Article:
Laser Based Voice and Data Communication

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1 Laser Based Voice and Data Communication CHAPTER 1 INTRODUCTION 1.1 Introduction to Project Our final year project is based on the concept of laser (Light Amplification by Stimulated Emission of Radiation) for transmitting analog as well as digital signals. We have used phototransistor to receive the signal at receiver. For voice transmission amplitude modulation of laser pulse was used to transmit the voice signal. Condenser microphone converts the voice into electric pulse which was then amplified and transmitted through laser. Photo detector at receiver detects the laser light and voice was output through loud speaker. Data transmission is based on pulse width modulation by the use of microcontroller. Different width of laser pulse was used for different number and character. The second microcontroller was used to decode the different characters and the received data was displayed in LCD. 1.2 Team Members, Time Duration and Plan Followed Our project comprises of team members Bijay Kumar Maharjan, Ghoshana Bista, Ramila Shrestha and Toran Dura. The project was planned to be accomplished within 22 weeks. As for the plan followed, the majority of the time frame of the project was spent in the concept formulation and design of suitable system to implement the concept. The project was started with the development concept. The hardware was connected in bread board according to the nature of concept and the corresponding software was developed and then the circuit was tested for proper operation. Finally the circuit was developed on matrix board. 2 Laser Based Voice and Data Communication 1.3 Objectives of Project 1. To provide simple and cheap wireless communication for larger date rate with less distortion. 2. To reduce the complexity for communication in the places where optical fiber or any wired communication is very difficult and expensive. 1.4 Application of Project 1. Though this is just a small-scale demonstration, Free Space Optics (FSO) is a very promising point-to-point communication technology. 2. These days the use of laser communication is widely done in satellite application and communication between space crafts. 3. The light beam can be very narrow, which makes FSO hard to intercept, improving security. 4. The project concept can be implemented for home automation data transfer. 5. Military application (Dedicated Base communication system) 3 Laser Based Voice and Data Communication CHAPTER 2 LITERATURE REVIEW 2.1 Literature Review Laser based project has been attempted before but data were inputted through computer. We have tried to simplify it by using 4x3 keypad which provides the complete set of alphabetical letters. We have also tried to enhance it by implementing voice communication as well. Laser communication is a modern technology in the world of communication where bandwidth allocation, power requirement, and dispersion parameter are becoming major hurdle due to rapid increase in number of user. So considering these facts we put our interest in this project. There were various methods for implementing this project but due to scarcity of resources, components, we decided to use simple modulation and demodulation techniques. Hence we have designed communication system based on LASER that could be implemented commercially facilitating the general people in terms of convenient friendly system. Also it reduces the complexity for communication in some cases where optical fiber or any wired communication is very difficult and expensive. 4 Laser Based Voice and Data Communication CHAPTER 3 BACKGROUND THEORY 3.1 The general principle of laser Every atom has a certain energy levels, which may be high or low. Once excited by heating, it goes to high energy level. After certain time in high energy level, it return back to original energy level, consequently emitting energy in the form of light having energy E=hf. Incident photon with energy to E2-E1 interacts with an atom in conduction band, causing it to return to low energy level with the emission of second photon. This photon has same phase, frequency and polarization as first. This whole phenomenon is known as stimulated emission, which gives the laser its spectral properties such as narrow spectral width, highly directed beam and intense light. Figure 3.1: Stimulated emission Einstein demonstrated that for stimulated emission to dominate it was necessary that the photon radiation density and population density (N2) of the upper energy level must be increased relative to lower energy lever (N1). Thus when density of atom in higher energy level is greater than lower energy level (i.e. N2>N1), this phenomenon 5 Laser Based Voice and Data Communication is known as population inversion and is fundamental condition for stimulated emission. To achieve population inversion it is necessary to excite atoms in upper energy level E2.This process is called pumping.[1] Figure 3.2: Pumping process Necessary requirement for lasing effects: 1 An active medium with in which a beam of electromagnetic wave is launched. It can be solid, liquid or gas. 2 A resounding cavity, which contains the active media. If active media is liquid or gas, this resounding cavity is limited by two spherical mirrors, one of this slightly transparent in order to let that a beam of light escapes. Supposing the active media will be crystal, two faces of crystal are polished so that they work as a mirror. 3 A source of external energy to excite the atoms of the active mean. Properties of laser light: 1 It is narrow beam of coherent light i.e. all the waves are in same phase. 2 It is highly directed beam/intense light. 3 It has shorter spectral line width. 4 It has low lost coupling to fiber. 5 It is power efficient. Active medium Pumping energy Stimulated emission Input photon 6 Laser Based Voice and Data Communication 3.2 Optical detection principles When device is reverse biased then the electric field developed across the p-n junction sweeps mobile carriers (holes and electron) to their respective majority sides (p and n type material). The depletion layer is therefore created on either side of the junction. This barrier has the effect of stopping the majority carriers crossing the junction in the opposite direction to the field. However, the field accelerates minority carriers from both sides to the opposite side of the junction forming the reverse leakage current of the diode. Thus intrinsic conditions are created in the depletion region. A photon incident in or near the depletion region of this device which has an energy greater than or the equal to the band gap energy Eg (i.e. hf ≥ Eg) will excite an electron from the valence band to the conduction band. This process leaves an empty hole in the valence band and is known as the photo generation of an electron-hole (carrier) pair. Carrier pairs so generated near the junction are separated and swept under the influence of electric field to produce displacement by current in the external circuit in excess of any reverse leakage current. The depletion layer must be sufficiently thick to allow a large fraction of the incident light to be absorbed in order to achieve maximum carrier-pair generation. [2] 3.3 Pulse Width Modulation In pulse width modulation the average value of voltage (and current) is controlled by turning the switch between supply and load on and off at a fast pace. The longer the switch is on compared to the periods, the higher the power supplied to the load will be. Duty cycle is expressed in percent, 100% being fully on. The advantage of using the PWM is that power loss, the product of voltage and current, of the switching device is close to zero. When it is in switch off condition then there is practically no current and when it is on there will be almost no voltage drop across the switch. Because of their duty cycle, on/off nature, they can use in digital controls too. [3] 3.4 Amplitude Modulation Amplitude modulation (AM) is defined as a process in which the amplitude of the carrier wave is varied linearly with the message signal [3]. It is a technique used in 7 Laser Based Voice and Data Communication electronic communication, most commonly for transmitting information via a radio carrier wave. The envelope of the amplitude modulated signal embeds the information bearing signal. The total power of the transmitted signal varies with the modulating signal whereas the carrier power remains constant. The main defect of this modulation is that in an AM wave the signal is in the amplitude variations of the carrier, practically all the natural and man noises consists of electrical amplitude disturbances. As a receiver cannot distinguish between amplitude that represents noise and that contain the desired signal so reception is generally noisy. 3.5 Serial Communication Serial communication uses a single data line instead of the 8-bit data line of parallel communication. This helps to minimize the problem of transmission of data faced in 8-bit data communication. 8-bit data transmission works only if the cable is not too long, since long cable diminishes and distorts the signal. Also an 8-bit data path is expensive. Serial data communication uses either synchronous or asynchronous method for the transmission of the data. 3.6 Asynchronous data communication In this communication, transmitter and receiver are not synchronized. Each data character has a bit which identifies its start and 1 or 2 bits, which identify its end (framing). Since each character is individually identified, characters can be sent at any time (asynchronously). When no data is being sent, the signal line is in a constant high or masking state. Following the data bit is a parity bit, which is used to check for errors in received data. Some system does not insert parity bit. There are special IC chips for serial data communication, which are commonly known as the UART (universal asynchronous receiver-transmitter) and USART (universal synchronous-asynchronous receiver-transmitter). UART is basically the chips, a piece of hardware that translates data between parallel and serial forms. UART is the 8 Laser Based Voice and Data Communication communication protocol to define the data formats need to be maintained to transmit the data. The UART usually does not directly generate or receive the external signals of various connected equipment. Separate interface devices are used to convert the logic level signals, such as RS-232 and RS-485. Some signaling schemes use modulation of carrier signal (with or without wires like Bluetooth, Infra-red, optical fiber etc.) communication may be “full duplex” or “half duplex” [4]. Figure 3.3: Asynchronous Data Format 3.7 Baud Rate The baud rate of a data communications system is the number of symbol per second transferred. A symbol may have more than two states, so it may represent more than one binary bit (a binary bit always represents exactly two states). Therefore the baud rate may not equal the bit rate, especially in the case of recent modems, which can have (for example) up to nine bits per symbol. Microcontroller transfer and receive data serially at many different baud rates. Baud Rate TH1 (decimal) TH1 (Hex) 9600 -3 FD 4800 -6 FA 2400 -12 F4 1200 -24 E8 Note: XTAL= 11.0592 MHz Table 3.1: Baud Rate D0 D1 D2 D3 D4 D5 D6 D7 Receiver Transmitter Start Stop 9 Laser Based Voice and Data Communication 3.8 Component Used 3.8.1 Condenser Microphone Microphone consists of a metal foil diaphragm which is attached to the needle. When the vibration in the air vibrates the foil, it scratches the needle and the information is carried on the foil. The condenser microphone is essentially a capacitor with one of the plates moving with respect to pressure wave created by sound. Here, the diaphragm acts as one plate of a capacitor, and the vibration produces changes in the distance between plates. Figure 3.4: Condenser Mic 3.8.2 Loud speaker The basic working of speaker is just opposite to that of microphone. When the needle scratches the foil, the patterns in the foil move the diaphragm and recreate the sound. The modern speaker does the same thing but electronically. Figure 3.5: Speaker 3.8.3 Transistor A transistor is a semiconductor device used to amplify and switch electronic signals and electrical power .It is composed of semiconductor material what at least three 10 Laser Based Voice and Data Communication terminals for connection to an external circuit. A voltage or current applied to one pair of the transistor's terminals changes the current flowing through another pair of terminals.[5] Because the controlled (output) power can be higher than the controlling (input) power, a transistor can amplify a signal. Today, some transistors are packaged individually, but many more are found embedded in integrated circuits. The transistor used is BC 548, BC547 and BD139. Figure 3.6: Transistor symbol 3.8.4 Laser Torch A laser is a device that emits light (electromagnetic radiation) through a process of optical amplification based on the stimulated of photons. The term "laser" originated as an acronym for Light Amplification by Stimulated Emission of Radiation. The emitted laser light is notable for its high degree of spatial and temporal coherence. 3.8.5 OPERATIONAL AMPLIFIER An operational amplifier (“op-amp”) is a DC coupled high-gain electronic voltage amplifier with a different input and, usually, a single-ended output. An op-amp produces and output voltage that is typically hundreds of thousands of times larger than the voltage difference between its input terminals. The operational amplifier can be used in two configurations: 1. Inverting Configuration 2. Non inverting Configuration The circuit symbol for an op-amp is shown to the right, where: V+: non-inverting input 11 Laser Based Voice and Data Communication V−: inverting input Vout: output VS+: positive power supply VS−: negative power supply Figure 3.7: Symbol of IC741 The amplifier's differential inputs consist of a V+ input and a V− input, and ideally the op-amp amplifies only the difference in voltage between the two, which is called the differential input voltage. The output voltage of the op-amp is given by the equation: Vout = AOL (V+ -V-) Where V+ is the voltage at the non-inverting terminal, V− is the voltage at the inverting terminal and AOL is the open-loop gain of the amplifier (the term "open-loop" refers to the absence of a feedback loop from the output to the input). Figure3.8: Negative Feedback When the circuit is operated as a non-inverting linear amplifier, Vin will appear at the (+) and (−) pins and create a current i through Rg equal to Vin/Rg. Since Kirchhoff’s 12 Laser Based Voice and Data Communication current law states that the same current must leave a node as enter it, and since the impedance into the (−) pin is near infinity, we can assume the overwhelming majority of the same current i travels through Rf, creating an output voltage equal to Vin + i × Rf. By combining terms, we can easily determine the gain of this particular type of circuit. I=Vin/Rg Vout = Vin +i*RF=Vin+ (Vin/Rg*RF) =Vin +Vin*RF/Rg = Vin (1+RF/Rg) G=Vout/Vin G=1+RF/Rg Figure 3.9: Pin Configuration of IC741 3.8.6 LM 386 IC General Description: The LM 386 is a power amplifier designed for use in low voltage consumer applications. The gain is internally set to 20 to keep external part count low, but the addition of an external resistor and capacitor between pins 1 and 8 will increase the gain to any value from 20 to 200. The inputs are ground referenced while the output automatically biases to one-half the supply voltage. The quiescent power drain is only 24 mill watts when operating from a 6 volt supply, making LM 386 ideal for battery operation. 13 Laser Based Voice and Data Communication Figure 3.10: General figure of LM386 Features: 1. Battery operation 2. Minimum external parts 3. Wide supply voltage range: 4V-12V or 5V-18V 4. Low quiescent current drain: 4mA 5. Voltage gains from 20 to 200 6. Ground referenced input 7. Self-centering output quiescent voltage 8. Low distortion: 0.2% (Av =20, Vs = 6V, R = 8ohm, Po = 125mW, f = 1kHz) 3.8.7 Phototransistor L14F1 Phototransistor is a semiconductor device with electrical characteristics that are light sensitive. Phototransistor differs from photodiodes in that the primary photoelectric current is multiplied internally in the device, thus increasing the sensitivity to light. The application of a small amount of light causes the device to switch from a low current to a high current condition. Phototransistor combines a photodiode and transistor together to generate more output current than a photodiode by itself. The L14F1 is silicon photo Darlington’s mounted in a narrow angle. Features: 1. Hermetically sealed package 2. Narrow reception angle 14 Laser Based Voice and Data Communication Figure 3.11:L14F1 phototransistor 3.8.8 AT89C51 AT89C51 is an 8-bit microcontroller and belongs to Atmel's 8051 family. ATMEL 89C51 has 4KB of Flash programmable and erasable read only memory (PEROM) and 128 bytes of RAM. It can be erased and program to a maximum of 1000 times. In 40 pin AT89C51, there are four ports designated as P1, P2, P3 and P0. All these ports are 8-bit bi-directional ports, i.e., they can be used as both input and output ports. Except P0 which needs external pull-ups, rest of the ports have internal pull-ups. When 1s are written to these port pins, they are pulled high by the internal pull-ups and can be used as inputs. These ports are also bit addressable and so their bits can also be accessed individually. Port P0 and P2 are also used to provide low byte and high byte addresses, respectively, when connected to an external memory. Port 3 has multiplexed pins for special functions like serial communication, hardware interrupts, timer inputs and read/write operation from external memory. AT89C51 has an inbuilt UART for serial communication. It can be programmed to operate at different baud rates. Including two timers & hardware interrupts, it has a total of six interrupts. 15 Laser Based Voice and Data Communication Pin Diagram: Figure 3.12: Pin diagram of AT89C51. Pin Description of Microcontroller AT89C51: Pin No Function Name 1 8 bit input/output port (P1) pins P1.0 2 P1.1 3 P1.2 4 P1.3 5 P1.4 6 P1.5 7 P1.6 8 P1.7 9 Reset pin; Active high Reset 10 Input (receiver) for serial communication RxD 8 bit input/output port (P3) pins P3.0 16 Laser Based Voice and Data Communication 11 Output (transmitter) for serial communication TxD P3.1 12 External interrupt 1 Int0 P3.2 13 External interrupt 2 Int1 P3.3 14 Timer1 external input T0 P3.4 15 Timer2 external input T1 P3.5 16 Write to external data memory Write P3.6 17 Read from external data memory Read P3.7 18 Quartz crystal oscillator (up to 24 MHz) Crystal 2 19 Crystal 1 20 Ground (0V) Ground 21 8 bit input/output port (P2) pins /High-order address bits when interfacing with external memory P2.0/A8 22 P2.1/A9 23 P2.2/A10 24 P2.3/A11 25 P2.4/A12 26 P2.5/A13 27 P2.6/A14 28 P2.7/A15 29 Program store enable; Read from external program memory PSEN 30 Address Latch Enable ALE Program pulse input during Flash programming Prog 31 External Access Enable; Vcc for internal program executions EA Programming enable voltage; 12V (during Flash programming) Vpp 32 8 bit input/output port (P0) pins Low-order address bits when interfacing with external memory P0.7/AD7 33 P0.6/AD6 34 P0.5/AD5 35 P0.4/AD4 36 P0.3/AD3 17 Laser Based Voice and Data Communication Table 3.2: Pin Description of Microcontroller AT89C51 Features: 1. Sixteen bits program counter and data pointer. 2. Eight bits CPU with resistors A and B. 3. Eight bits programs status word. 4. Eight bits stack program. 5. Internal ROM and EEPORM. 6. Internal RAM of 128 bytes. 7. Four resistors banks each contain eight registers. 8. Sixteen bytes, which may be addressed. 9. Eight bytes of general-purpose data memory. 10. Thirty-two input/output pins are arranged as four 8 bit ports. 11. Two 16-bit timers/counters T0 and T1. 12. Full duplex serial data receiver/transmitter. 13. Two external and three internal interrupt sources. 14. Oscillator and clock circuits. 3.8.9 Keypad A 4x4 keypad has 3 columns and 4 rows. The rows and columns are connected with micro-controller port. There are 12 buttons in a 4x3 matrix keypad. The clear advantage of using matrix keypad is that only 8 micro controller pins are connected for 12 buttons. Circuit layout for 4x3 matrix keypad is shown in figure below. 37 P0.2/AD2 38 P0.1/AD1 39 P0.0/AD0 40 Supply voltage; 5V (up to 6.6V) Vcc 18 Laser Based Voice and Data Communication Figure 3.13: 4x3 Matrixes Rows are used as input and columns are used as output. All eight pins are set high at first. Row 1 is the set low. All four columns are checked if anyone is low. A low would appear if first column were pressed. If no column was low, row 1 is set high and row 2 is set low. Again the columns are checked for low. If no key was pressed row 2 was set high and row 3 is set low and process continued. To get the value of the key pressed, as soon as a column is low for a low row is obtained, 8-bit binary value of the key was returned. For example if first column key were pressed the binary value would be 11101110. 3.8.10 LCD LCD (Liquid Crystal Display) screen is an electronic display module and find a wide range of applications. A 16x2 LCD display is very basic module and is very commonly used in various devices and circuits. These modules are preferred over seven segments and other multi segment LED. The reasons being: LCDs are economical; easily programmable; have no limitation of displaying special & even custom characters (unlike in seven segments), animations. 19 Laser Based Voice and Data Communication A 16x2 LCD means it can display 16 characters per line and there are 2 such lines. In this LCD each character is displayed in 5x7 pixel matrix. This LCD has two registers, namely, Command and Data. The command register stores the command instructions given to the LCD. A command is an instruction given to LCD to do a predefined task like initializing it, clearing its screen, setting the cursor position, controlling display etc. The data register stores the data to be displayed on the LCD. The data is the ASCII value of the character to be displayed on the LCD.[6] Figure3.14: Pin configuration of LCD. Pin Description: Pin No Function Name 1 Ground (0V) Ground 2 Supply voltage; 5V (4.7V – 5.3V) Vcc 3 Contrast adjustment; through a variable resistor VEE 4 Selects command register when low; and data register when high Register Select 5 Low to write to the register; High to read from the register Read/write 6 Sends data to data pins when a high to low pulse is given Enable 20 Laser Based Voice and Data Communication 7 8-bit data pins DB0 8 DB1 9 DB2 10 DB3 11 DB4 12 DB5 13 DB6 14 DB7 15 Backlight VCC (5V) Led+ 16 Backlight Ground (0V) Led-Table 3.3: Pin Description of LCD 3.9 Programming Language (C) The C language is a high level language for computers microprocessor and other programmable device. It consists of a set of syntactic and semantic rules used to define computer programs. This syntax is much closer to human language. Therefore, C language is easier to read, write, understand and programming. It enables programmer to write programs that are more or less independent of a particular type of computer. It also enables a programmer to precisely specify what data a computer is to act upon, how these data are to be stored or transmitted and what actions are to be taken under various circumstances to achieve the desire results. [7] 21 Laser Based Voice and Data Communication CHAPTER 4 METHODOLOGY 4.1 Algorithm Algorithm for Voice Communication: 1. First the input voice is taken through condenser microphone. 2. The voice signal is amplified through preamplifier phase. 3. Then, the signal is transmitted through laser light. 4. The phototransistor at receiving side converts the signal into electrical signal. 5. The electrical signal is passed through two transistor amplifier phases. 6. Then LM386 audio amplifier amplifies the signal and drive speaker to generate voice output. Algorithm for Data Communication: 1. First the data are inputted to microcontroller through keypad. 2. Microcontroller displays the data in LCD and gives the corresponding pulse duration to laser via one of the pins 3. The phototransistor detects the laser light incident on it and converts it into electrical signal. 4. These electrical signals are fed to second microcontroller which sends data to LCD. 5. Then, LCD displays the received data. 22 Laser Based Voice and Data Communication 4.2 System Diagram 4.2.1 Block Diagrams Figure 4.1: Block diagram for voice communication Figure 4.2: Block diagram for data communication Loudspeaker Condenser Microphone Pre amplifier Phase Laser Torch Phototransistor Audio Amplifier Keypad Micro Controller LCD Laser Source Phototransistor Micro Controller LCD 23 Laser Based Voice and Data Communication 4.2.2 Flow Charts Transmitter Receiver Figure 4.3: Flow chat for voice transmission Start Get input from Condenser Mic Amplifies the voice signal Modulate voice signal using laser light And transmit the voice Detect the voice using photo transistor Demodulates the voice signal Pass the voice to the loudspeaker Stop 24 Laser Based Voice and Data Communication Transmitter Receiver Figure 4.4: Flow chart for data transmission Display result on LCD Detect the data from photo transistor Stop Send data to the Microcontroller Start Get data form Keypad Modulate data and transmit through laser beam Display on LCD Send data to the Microcontroller 25 Laser Based Voice and Data Communication 4.3 Software Implementation 4.3.1 Data Communication In our project, the information is carried in the pulse duration of the laser beam. The information is quantized, i.e. the pulse duration within a certain period denotes one character, whereas the pulse duration within another period denotes other character. This is achieved by associating delays along with the output of the port to which the laser is connected (P3.1). The program basically takes the input from the keypad, and compares it with each of 26 alphabets and the other three symbols. After identifying the character, the output port was set high (SETB P3.1), and the associated delay was run before setting it low (CLR P3.1). In this way, the particular information was transmitted. The laser beam would strike the photo detector and the signal would be sufficiently amplified and fed to one of the ports of the microcontroller at the receiving side (P3.0). The port is set as an input port. The microcontroller checks the status of this port continuously to check for any transmitted data. When the port is high, it initiates a counter which is incremented on each 1s delay. When the port goes low, the counter is stopped. The microcontroller then read the character serially from SBUF register and displays it in the LCD. 4.3.2 LCD Interfacing For interfacing LCD with microcontroller we have used Port 0 of the microcontroller as the output port which in turn is connected to 8 data pins of the LCD .Additionally three pins of Port 2 of the microcontroller are connected to three pins namely RS, RW and E for driving the displaying the necessary information. The LCD used was a 16 pin 16*2 LCD. The pin configuration and other information are described in hardware aspect. The software aspect of LCD is described below. RS, Register select: 26 Laser Based Voice and Data Communication There are two register inside the LCD. The RS pin allows for the selection of the registers. If the RS pin is low, it selects the instruction command code register, allowing us to send control command such as clear screen, cursor position setting etc. When RS pin is high, it selects data register, allowing us to send data to the LCD for display. R/W, Read/Write: It allows for the user to read information from LCD or write information to it. If R/W =1 it allows for reading of data from LCD whereas if R/W=0, it allows writing data into LCD. E, Enable: This is used to latch information presented to its data pins. When data is sent to the data pins, high to low pulse of at minimum 450ns width needs to be applied to this pin to latch the data. Data Pins, D0-D7: The data are from the microcontroller are sent in parallel format to the LCD to display through these pins. These pins are also used to send control or command codes to LCD for various functions. The command codes are briefly listed below: 1H: Clear Display Screen 2H: Return home 4H: Shift cursor to left 6H: Shift cursor to right 5H: Shift display right 7H: Shift display left 8H: Display off, cursor off AH: Display off, cursor on CH: Display on, cursor off EH: Display on, cursor blinking FH: Display off, cursor blinking 10 H: Shift cursor position to left 27 Laser Based Voice and Data Communication 14H: Shift cursor position to right 18H: Shift the entire display to the left 1CH: Shift the entire display to the right 80H: Force cursor to beginning of the first line C0H: Force cursor to beginning of the second line In our configuration, the data pins were connected to port 0. Similarly the RS, R/W and E pins were connected to P2.0, P2.1 and P2.2 respectively. Upon initialization, the LCD would call command subroutine, which would be enable RS= 0 for command and R/W=0 for write. Then the commands for cursor on, and cursor position would be transmitted to LCD. After that, the data would be moved on to P0 and latched with a high to a low pulse on E. further, the data write subroutine would be called, which would move data onto P0 and then put RS=1 denoting data to be displayed on the LCD. The LCD was used in byte mode. Therefore, the Enable pin “E” was strobe only once. 4.4 Working principle 4.4.1 Data Communication For the transmission of data, the information is carried in the pulse duration of the laser. When a key is pressed, corresponding 8 bit binary value is given to micro-controller. Depending upon the value of row and column, micro-controller displays one of the 26 alphabets. Then it stores these data in SBUF register to transmit it serially. The two transistors connected as a Darlington pair at the transmission port provide sufficient current to drive the laser. Then pulse duration of data is given to laser. The length of the pulse duration carries the information of the data. Photo transistor at receiving side detects the incidence laser light which causes it to switch from low current condition to the high current condition. The output voltage of photo transistor is then amplified and fed to the receiving port of second micro-controller. When micro-controller detects the logic 1, data are serially read from the SBUF register. The received data are then displayed on LCD. 28 Laser Based Voice and Data Communication 4.4.2 Voice Communication The circuit is based upon the principle of LIGHT MODULATION where instead of, Radio frequency signals; light from a laser torch is used as the carrier in the circuit. Here, the transmitter uses 9V power supply. Audio signal or voice is taken as input from the condenser mic, which is, followed transistor amplifier BC548 along with op-amp stage built around UA741.The gain of the op-amp can be controlled with the help of 1 mega ohms pot meter. The AF output from op-amp UA741 is coupled to the base of the power transistor BD139, which in turn, modulates the laser. However, the three volts laser torch can be directly connected to the emitter of BD139 and the spring loaded lead protruding from inside the torch to the ground. In the transmitter circuit, audio signal of the non-sinusoidal waveform and having a few mV of amplitude is taken as input from condenser mic.Condenser mic is directly followed by the transistor amplifier stage consist of BC548.Transistor BC548 is connected in common emitter configuration. Resistor R1 is the source resistor, which is directly connected to the power-supply.R2, R3 and capacitor C1 are acting as self-biasing circuits, which is used for the biasing transistor. These circuit arrangements provide or establish a stable operating point. Voice Transmission through LASER. The biasing voltage is obtaining by R2 and R3 resistors network. Self-bias is used for obtaining entire audio signal as input. Capacitor C1 is the coupling capacitor, since audio input signal is having a non-sinusoidal waveform of different amplitude and frequency, coupling capacitor is used to reject some of the dc noise/line as well as level from audio input signal. The self-biased circuit is connected with the BC548 in CE configuration. It is transistor amplifier stage, where the low amplitude audio signal is amplified to the desired voltage. The output is taken from the collector terminal; so inverted audio input signal is obtained. Transistor pre-amplifier stage is coupled with op-amp stage built by ua741. C2 is the blocking capacitor while R4 is the op-amp stage resistor. Op-amp ua741 is easily available general-purpose operational amplifier. Here pin no. 1 and 5 are not connected in order to nullify input-offset voltage. Pin no. 7 and 4 are VCC as well as –VEE supply voltage. Pin no. 3 is non-inverting input while pin no. 2 is inverting input. Between pin no. 2 and 6, 1 mega-ohm pot meter is connected as voltage series negative feedback, which controls the infinite gain of the op-amp. 29 Laser Based Voice and Data Communication Resistors R5 and R6 of its value acts as a voltage-divider network, thus it gives a fixed voltage at the non-inverting pin. Input inverted audio signal is applied to the inverting pin. Op-amp works on the differences into the applied two input voltage and provide an output at pin no. 6. Since, input is applied to the inverting pin the output is also an inverting one. Thus, again we get in phase high power and high amplitude level audio signal. Capacitors C3, C4 and resistor R7 are acting as diffusion capacitors and feedback resistor respectively. These diffusion capacitors stored the carriers like holes and electron sin the base and thus provide self-biasing of the transistor. Power dissipation rate of UA741 is very high, which is not practical for driving other electronics devices, so heat sink power transistor BD139 is used. Power transistor BD139 absorbs most of the power and supplies the suitable power to drive the laser torch. This in turns modulates the laser beam, since laser torch acts like a balanced modulator, where two signals – one is message signal (audio signal) and carrier laser signal, superimposed. So, laser beam modulates and transmits the signals to large distances. RECEIVER: The receiver circuit uses an NPN phototransistor (L14F1) as the light sensor. Here, the phototransistor receives the audio signal of low power and low amplitude that is followed by a two-stage transistor pre-amplifier. In the pre-amplifier stage R8 is a source resistor, which is directly connected to the power supply. The pre amplifier stage is RC coupled amplifier in CE configuration.C5, C6 are the junction capacitances, which are taken in to the account when we consider high frequency response, which is limited by their presence. Resistors R9 and R12 are used to establish the biasing of the transistor BC548. R11 is self-bias resistor, which is used to avoid degeneration.C7 is a bypass capacitor, which acts as to prevent loss of amplification due to negative feedback arrangement. Transistors BC548 are the amplifier transistors, which amplifies the signal because the signal obtained by the phototransistor is of few mV. C8 is the blocking capacitor, which is connected to the variable resistor VR2, which in turn followed by audio power amplifier IC LM386. 30 Laser Based Voice and Data Communication Pin no. 1 and 10 is followed by C10, which is an external capacitor, used to compensate internal error amplifier and thus avoid instability. Volume control can be adjusted from variable resistor VR2 of 10 kilo-ohms.LM386 provides suitable power output useful for drive the loudspeaker of 0.5W. From the pin no. 5, the high power as well as suitable amplitude received audio signal is taken as output.R14 and C13 are bypass arrangement used to prevent loss of amplification. C12 capacitor is used for preventing the noise as well as the hum produced. From the loudspeaker, the audio output is heard. 4.5 Laser Interfacing In our circuit, we have salvaged a laser diode off a laser pen torch. The batteries were discarded and the electrodes were connected to corresponding power source. Although any color of laser could be chosen, the red laser diode was chosen because of its ease of availability and due to higher wavelength of red light, relatively longer distances could be covered. For data communication laser is interfaced with a microcontroller at port 3.1. The program present in the micro controller drives the laser. For voice communication laser is driven by the output of the Op amp. 31 Laser Based Voice and Data Communication CHAPTER 5 DISCUSSION AND CONCLUSION Discussion At present there are various techniques which are being successfully used for transmission of data. The data transmission techniques employ RF, FM signals for transmission of data. Here we have look into data transmission by using laser. The user can see the information on LCD when we type on keypad, by using laser for transmission; higher data rates are available with lower error rate which is advantageous over RF signal. The data is transmitted in the form of infrared rays. The photo transistor in the receiver unit converts the received data into electrical data and displayed on the LCD. Since it is LOS, due to environment changes the disturbances can occurs in the message signal by which the quality of the output decreases. The main problem with lasers is the beam dispersion can occurs due to external factors. In order to overcome these problems most advanced powerful lasers are to be employed. We also transmitted the voice signal with help of laser, first with help of condenser microphone voice is input and preamplifier amplifies voices signal and with help of laser voice is transmitted and phototransistor detect voice and converts into electrical signal and pass to the loudspeaker, due to environment factors we hear distorted voice in the loudspeaker. 32 Laser Based Voice and Data Communication Conclusion The final year project “Laser based Voice and Data Communication” was completed successfully. The project completely based on wireless communication system. Although, wireless communication predominantly means the use of radio frequency for communication, we explored the use of light based carriers for transfer of information. The emphasis of the project was to study various wireless technologies that are used for data communication between two microcontroller controlled devices. Besides this we have gained practical knowledge of microcontroller interfacing and the project software development. Although the optical data communication technology is prevailing from last decade as optical fiber communication devices available in the market, the project was carried out to get all ideas that are behind such wireless system. And by now, we think we are successful in the respect. Also we hope our effort will be worthwhile if the project work will be hopeful for those who seek to carry out any project related to optical data communication using laser technology. 33 Laser Based Voice and Data Communication Limitation 1. The factors such as beam dispersion, background light, shadowing, rain, fog, snow, pollution, smog causes an attenuated received signal and lead to higher bit error rates. 2. Limited up to the range of 500m. 3. For longer distance communication high power laser is required which is costly. 34 Laser Based Voice and Data Communication Future Enhancement 1. Multiple voice, data, picture, video can be multiplied simultaneously to perform communication using Multiplexer. 2. Half duplex or even full duplex communication can be achieved by software implementation 3. A more power laser can be used to increase the range of communication. 4. Laser can be replaced by IR laser that can’t be visible by bare eye. 35 Laser Based Voice and Data Communication REFERENCES Books 1. Gerd Keiser, “Optical Fiber Communication”, Second Edition. 2. John M. Senior, “Optical Fiber Communications”, Second Edition, 2004. 3. Sharma D.K., (1999), “Communication System-I; Course Manual”, Institute of Engineering, Tribhuvan University, Kathmandu. 4. Douglas V. Hall, “Microprocessor and Interfacing”, Tata McGraw-Hill.1999 5. Sedra, Adel.S and Smith, Kenneth C, “Microelectronic Circuits”, Oxford University Press, 1998. 6. Mazidi Muhammad Ali, Mazzidi Janice Gillispie, “The 8051 Microntroller and Embedded Systems”, Pearson Prentice Hall. 7. Krishna Kandel, “Learning by C”, First edition, 2007. Websites 36 Laser Based Voice and Data Communication BIBLIOGRAPHY i. Excerpt from Mazidi Muhammad Ali, Mazzidi Janice Gillispie, “The 8051 Microntroller and Embedded Systems”, Pearson Prentice Hall ii. Excerpt from Datasheets of LM741 published by National Semiconductor 37 Laser Based Voice and Data Communication APPENDECES 38 Laser Based Voice and Data Communication COST ESTIMATION S.N. Components Quantity Cost per piece (Rs) Total cost (Rs) 1 AT89C51 2 200 400 2 LCD 2 400 800 3 Laser Touch 2 500 1000 4 Resistor and Capacitor Few 200 5 Transistor(BC548,BC549,BD139) Few 300 300 6 LM386 1 100 100 7 741 IC Op-Amp 1 50 50 8 Photo Transistor(LI4F1) 2 400 800 9 Condenser Micro-Phone 1 30 30 10 Speaker 1 30 30 11 Keypad 1 200 200 12 Matrix Board 4 100 400 13 Crystal Oscillator 2 50 100 14 Potentiometer 2 10 20 15 Wires Few 50 50 Total Cost Rs.4500 39 Laser Based Voice and Data Communication CIRCUIT DIAGRAM Data transmitter 40 Laser Based Voice and Data Communication Data Receiver 41 Laser Based Voice and Data Communication Circuit diagram for voice communication Figure: Analog transmitter Figure: Analog receiver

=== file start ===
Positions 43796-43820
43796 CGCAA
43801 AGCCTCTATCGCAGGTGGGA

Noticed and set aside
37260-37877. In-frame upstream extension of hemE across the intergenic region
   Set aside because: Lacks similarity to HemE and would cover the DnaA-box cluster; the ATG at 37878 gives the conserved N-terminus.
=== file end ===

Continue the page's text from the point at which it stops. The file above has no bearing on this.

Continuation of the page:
this is our final year project of engineering

Type: pdf




170 days 14 hours 44 minutes ago

Mubassir Ambekar

i want info about this project...

331 days 12 hours 55 minutes ago


Those who want more info pls email me at

574 days 1 hours 49 minutes ago



614 days 19 hours 40 minutes ago


please , i want the micro code

644 days 8 hours 13 minutes ago


can you please provide the program used here?

749 days 8 hours 17 minutes ago

Röbin Jain

hey...i want program for this project...!!!!!

749 days 12 hours 34 minutes ago